Home Realty: What To Know About New Landlord Requirements
Rules unveiled last month make evicting tenants tougher
Ontario has introduced new requirements for landlords that are aimed at preventing them from evicting tenants from rental apartments without adequate compensation for the trouble.
The new regulations, rolled out last month, are the latest in a wave of tenant protections imposed by the provincial government over the past year under its Fair Housing Plan. In April, expanded rent controls were unveiled for all occupied private rental units built after 1991.
With these new eviction rules in place, here’s a look at what landlords can expect going forward.
Under the new measures, if a landlord wants to evict a tenant in order to use the unit for themselves or a family member, they are required to give one month’s rent as compensation to help defray the costs for that tenant of finding new accommodations and having to move suddenly. Alternatively, a landlord can offer the evicted tenant a comparable unit to rent instead.
Note that only individual landlords, not corporations, can give notice of termination for this reason.
Landlords must also express their intent to occupy the unit for at least one year before, a measure designed to discourage landlords from unlawfully evicting tenants and converting their unit into a short-term rental or renting it out immediately afterward at a higher rate. If a landlord advertises, re-rents, demolishes or converts the unit within a year, he or she will be considered to have acted in “bad faith,” according to the government, and could be hit with a fine as steep as $25,000.
Because these new rules make it tougher to evict tenants, it’s never been more important for landlords to take the proper steps from the start to secure quality occupants for their rental properties.
This includes offering a unit that’s in good shape to begin with, which will ideally encourage renters to keep it that way. Also be sure to do background checks on tenants and a credit history check. Better safe than sorry. Ultimately you’ll want to meet face-to-face with the prospective renter in order to get a gut feeling about the person who could be living in your unit. Finally, be sure to get every step of the process documented in writing. This is key.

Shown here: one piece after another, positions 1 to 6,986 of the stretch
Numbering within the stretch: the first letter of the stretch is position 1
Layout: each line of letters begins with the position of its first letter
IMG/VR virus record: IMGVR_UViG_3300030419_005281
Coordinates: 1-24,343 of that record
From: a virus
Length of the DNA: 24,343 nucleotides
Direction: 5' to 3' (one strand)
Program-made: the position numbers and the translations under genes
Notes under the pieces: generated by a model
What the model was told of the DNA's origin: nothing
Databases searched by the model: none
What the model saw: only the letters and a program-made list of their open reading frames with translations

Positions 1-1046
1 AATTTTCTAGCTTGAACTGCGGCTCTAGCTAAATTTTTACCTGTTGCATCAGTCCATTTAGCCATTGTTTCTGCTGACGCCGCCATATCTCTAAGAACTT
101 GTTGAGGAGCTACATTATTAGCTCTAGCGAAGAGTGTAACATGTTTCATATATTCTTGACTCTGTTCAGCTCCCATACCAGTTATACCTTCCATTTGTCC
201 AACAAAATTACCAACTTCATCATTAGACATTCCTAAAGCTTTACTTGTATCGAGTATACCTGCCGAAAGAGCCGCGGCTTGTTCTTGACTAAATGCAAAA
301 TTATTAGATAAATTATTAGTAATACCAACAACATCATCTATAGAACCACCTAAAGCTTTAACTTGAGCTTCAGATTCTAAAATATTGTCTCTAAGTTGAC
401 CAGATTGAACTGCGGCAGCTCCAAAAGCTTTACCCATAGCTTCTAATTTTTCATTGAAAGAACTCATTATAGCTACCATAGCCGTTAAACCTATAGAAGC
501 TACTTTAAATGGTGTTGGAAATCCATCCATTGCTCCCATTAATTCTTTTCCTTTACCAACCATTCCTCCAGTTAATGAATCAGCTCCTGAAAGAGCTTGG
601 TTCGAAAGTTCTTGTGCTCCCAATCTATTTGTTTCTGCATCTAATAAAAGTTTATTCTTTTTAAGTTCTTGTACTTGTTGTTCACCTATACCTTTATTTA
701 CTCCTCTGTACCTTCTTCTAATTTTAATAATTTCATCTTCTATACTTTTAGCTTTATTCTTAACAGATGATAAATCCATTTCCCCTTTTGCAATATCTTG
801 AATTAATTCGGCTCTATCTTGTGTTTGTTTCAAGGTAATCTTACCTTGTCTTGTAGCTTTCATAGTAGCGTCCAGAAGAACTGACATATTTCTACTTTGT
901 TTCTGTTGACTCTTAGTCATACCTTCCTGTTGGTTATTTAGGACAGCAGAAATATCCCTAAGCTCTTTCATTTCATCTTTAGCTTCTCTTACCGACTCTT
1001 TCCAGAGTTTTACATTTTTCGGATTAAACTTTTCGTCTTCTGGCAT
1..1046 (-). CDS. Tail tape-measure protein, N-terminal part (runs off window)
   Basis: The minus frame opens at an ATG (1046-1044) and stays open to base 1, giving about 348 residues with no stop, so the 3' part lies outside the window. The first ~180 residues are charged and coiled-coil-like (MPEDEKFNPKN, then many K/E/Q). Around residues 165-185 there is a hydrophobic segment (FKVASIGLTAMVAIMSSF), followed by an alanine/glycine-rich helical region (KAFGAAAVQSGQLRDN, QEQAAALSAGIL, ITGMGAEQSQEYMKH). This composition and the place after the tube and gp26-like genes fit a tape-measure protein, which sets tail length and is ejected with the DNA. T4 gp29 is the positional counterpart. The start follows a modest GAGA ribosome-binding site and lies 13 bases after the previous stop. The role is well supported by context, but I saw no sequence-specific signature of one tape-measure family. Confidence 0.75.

If you want to be especially sure your rental unit remains in good shape, we advise using a professional property management company. For example, we at In2ition have developed a property management division to serve our clients and offer staff with unparalleled experience and the quality and depth of resources to handle all property management needs. We both rent and manage residential homes and condominium units, and we facilitate the relationship between the tenant and the management of the condo corporation.
Purchasing a unit to lease out can be a great way to make money. But selecting the right tenant and properly managing your property is essential to getting the maximum return on your investment — and to avoiding big headaches. With Ontario’s new tenant protection rules upon us, this will need to be a top priority for all landlords.
Debbie Cosic, CEO and founder of In2ition Realty, has worked in all facets of the real estate industry for over 25 years. She has sold and overseen the sale of over $15 billion worth of real estate and, with Debbie at the helm, In2ition has become one of the fastest-growing and most innovative new home and condo sales companies. In2ition has received numerous awards from the Building Industry and Land Development Association and the National Association of Home Builders.